Raiders drop 30-12 decision to Bears, rookie quarterback

Jamie Sabau-USA TODAY Sports
Undrafted rookie quarterback Tyson Bagent threw for 162 yards and one TD to lead the Bears to a 30-12 win over the Raiders

In his second stint as a head coach, Las Vegas Raiders coach Josh McDaniels has now lost to the Colts and Jeff Saturday in his coaching debut, quarterback Baker Mayfield who studied the Rams’ playbook on a flight to Los Angeles, and undrafted D-II quarterback Tyson Bagent in his debut as a starter for Chicago.

The first two were last season, one of which brought Derek Carr to tears in the post-game press conference after the home loss to Indianapolis.

The third was Sunday, and already has throngs of fans from Raider Nation in tears considering the Bears had lost 10 straight at Soldier Field dating back to a Week 3 victory over Houston last season.

Bagent, who played at Shepherd University in West Virginia, completed 21 of 29 pass attempts, including one touchdown, and threw for 162 yards to lead the Bears (2-5) to a 30-12 win over Las Vegas (3-4).

“In all three phases, we didn’t do anything well enough to deserve to win,” McDaniels said. “Take care of the ball, they did a lot better job than we did in that. Run the ball, control the line of scrimmage, got control of the score, looked better on third down, you name it, that’s what it was. Obviously we have a lot of work to do and a lot of things to improve.”

To say the least, and that could include the coaching department.

After all, the Bears came in having lost 15 of 16 while the Raiders were playing with a glimmer of hope after winning their last two, against the Packers and Patriots.

“I don’t think, it was (that) we weren’t ready to play,” McDaniels said. “I thought our guys had energy and juice. We just lost control at the line of scrimmage and then we got to playing the game backwards. And that’s really not a formula that has suited us.”

Raiders backup Brian Hoyer started for injured Jimmy Garoppolo and finished 17 of 32 for 129 yards with two interceptions by Jaylon Johnson and a quarterback rating of 37.1. Johnson took one of his interceptions back for a touchdown.

Aidan O’Connell entered the game after Hoyer threw his second pick on the Raiders’ previous possession. O’Connell was 10 of 13 for 75 yards and threw one TD and one interception to finish with an 83.8 rating.

“I don’t think everything was all the quarterback’s fault, certainly,” McDaniels said. “I thought there was some missed opportunities that we had. But I thought he hung in there and kept playing.”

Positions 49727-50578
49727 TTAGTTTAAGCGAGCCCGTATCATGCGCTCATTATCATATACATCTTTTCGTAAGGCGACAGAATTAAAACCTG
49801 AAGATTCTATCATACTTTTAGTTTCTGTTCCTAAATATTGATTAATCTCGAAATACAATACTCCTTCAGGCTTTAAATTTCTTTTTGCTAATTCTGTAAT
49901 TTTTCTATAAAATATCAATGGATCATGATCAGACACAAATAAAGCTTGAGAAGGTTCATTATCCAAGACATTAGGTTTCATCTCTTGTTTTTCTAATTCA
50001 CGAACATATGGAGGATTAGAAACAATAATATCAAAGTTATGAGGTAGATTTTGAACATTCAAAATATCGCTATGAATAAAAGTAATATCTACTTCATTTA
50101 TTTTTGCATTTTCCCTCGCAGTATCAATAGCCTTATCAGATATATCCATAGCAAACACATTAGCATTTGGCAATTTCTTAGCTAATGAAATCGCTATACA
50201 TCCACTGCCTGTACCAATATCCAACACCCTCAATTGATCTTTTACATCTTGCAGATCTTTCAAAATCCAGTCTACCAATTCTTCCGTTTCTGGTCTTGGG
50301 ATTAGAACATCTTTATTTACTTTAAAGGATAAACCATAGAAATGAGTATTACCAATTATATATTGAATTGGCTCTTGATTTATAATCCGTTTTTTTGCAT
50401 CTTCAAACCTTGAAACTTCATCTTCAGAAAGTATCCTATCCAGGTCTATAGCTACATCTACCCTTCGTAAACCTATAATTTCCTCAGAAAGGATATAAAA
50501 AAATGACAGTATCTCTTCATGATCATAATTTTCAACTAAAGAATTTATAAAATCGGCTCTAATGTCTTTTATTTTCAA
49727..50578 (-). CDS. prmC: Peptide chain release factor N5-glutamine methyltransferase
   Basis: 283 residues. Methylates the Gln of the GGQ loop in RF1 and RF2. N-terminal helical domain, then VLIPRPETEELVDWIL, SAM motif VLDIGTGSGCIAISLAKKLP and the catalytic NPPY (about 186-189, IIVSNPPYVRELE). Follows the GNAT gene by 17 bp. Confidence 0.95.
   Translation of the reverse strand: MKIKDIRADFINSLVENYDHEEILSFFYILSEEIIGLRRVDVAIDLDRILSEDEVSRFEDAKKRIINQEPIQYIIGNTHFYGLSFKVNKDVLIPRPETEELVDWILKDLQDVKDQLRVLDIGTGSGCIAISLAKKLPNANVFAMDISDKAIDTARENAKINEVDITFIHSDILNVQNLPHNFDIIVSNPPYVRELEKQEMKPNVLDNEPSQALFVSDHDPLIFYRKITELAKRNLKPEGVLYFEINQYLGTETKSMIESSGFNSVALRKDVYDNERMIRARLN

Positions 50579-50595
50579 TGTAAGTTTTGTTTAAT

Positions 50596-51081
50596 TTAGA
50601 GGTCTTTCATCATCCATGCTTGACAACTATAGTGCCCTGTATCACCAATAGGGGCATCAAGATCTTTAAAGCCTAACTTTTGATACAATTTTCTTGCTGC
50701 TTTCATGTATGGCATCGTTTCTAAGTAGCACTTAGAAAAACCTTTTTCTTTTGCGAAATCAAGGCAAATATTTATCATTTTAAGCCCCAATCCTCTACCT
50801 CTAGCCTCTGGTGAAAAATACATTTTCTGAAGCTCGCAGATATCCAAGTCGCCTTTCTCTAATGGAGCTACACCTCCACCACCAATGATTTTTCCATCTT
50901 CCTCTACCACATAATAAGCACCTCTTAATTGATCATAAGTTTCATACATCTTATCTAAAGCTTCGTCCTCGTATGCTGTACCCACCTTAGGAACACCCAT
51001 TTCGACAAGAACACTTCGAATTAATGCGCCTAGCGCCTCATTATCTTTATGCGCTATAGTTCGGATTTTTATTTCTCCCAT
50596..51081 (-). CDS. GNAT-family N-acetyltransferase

There was hope the Raiders would come out of a five-game stretch on at least a 4-1 run with remaining games at Detroit and versus the Giants in Las Vegas.

Instead, an offense that some might say is the best receiver in the game – Davante Adams – and the reigning rushing king – Josh Jacobs – failed to score 20 points for the sixth time in their seven games.

The Raiders scored 21 in last week’s four-point win over the Patriots after the defense turned in a safety at the end of the game.

Adams has been vocal about being more involved to the offense, as he was brought to Las Vegas to bolster the unit considering he’s long been considered one of the league’s top wideouts.

After being targeted seven times in the Raiders’ first two possessions, and catching five passes, Adams was targeted just five times and finished with seven receptions for 57 yards. The former Packer came into the game with 81 receptions for 1,024 yards and 10 touchdowns in 16 games against Chicago.

“We had a few plays scripted to get him the ball and it was working and you just adjust as the game goes on and try to get him the ball different ways,” Hoyer said. “It’s not really anything other than coming down to lack of execution on certain plays that can keep you out there longer and then you have more opportunities.”

Jacobs, meanwhile, had 11 rushes for 35 yards. After leading the NFL with a career-high 1,653 yards rushing last season, he has just 347 yards rushing this season, averaging 2.9 yards per carry.

After gaining just 235 yards Sunday, the Raiders have been held to less than 300 yards in five of their seven games. They’re now averaging 284.1 yards per game this season.

Last year, under the direction of quarterback Derek Carr for most of the season, the Raiders averaged 352.5 yards per game.

Their third-down conversion rate was atrocious, converting a mere two times on nine opportunities after converting 13 of 29 in the wins over Green Bay and New England.

The Raiders came into the game averaging a league fifth-lowest 16.7 points per game. Now they head to Motown averaging 16.0 points per outing to face an angry Lions defense that was humiliated in Baltimore on Sunday.

“I have to figure out something,” McDaniels said. “We have to figure out something as a staff, as a team, to try to be able to be more productive, more disruptive, more productive on offense, score more points obviously. Right now it isn’t good enough. It needs to get better.”

It’s no wonder tears are flowing in Raider Nation.

That said, those tearful fans who reside in Las Vegas have three positives to look at: UNLV football became bowl-eligible on Saturday, the two-time WNBA champion Las Vegas Aces will celebrate with a parade on Monday, and the defending Stanley Cup champion Golden Knights return to Vegas for a two-game homestand undefeated at 6-0-0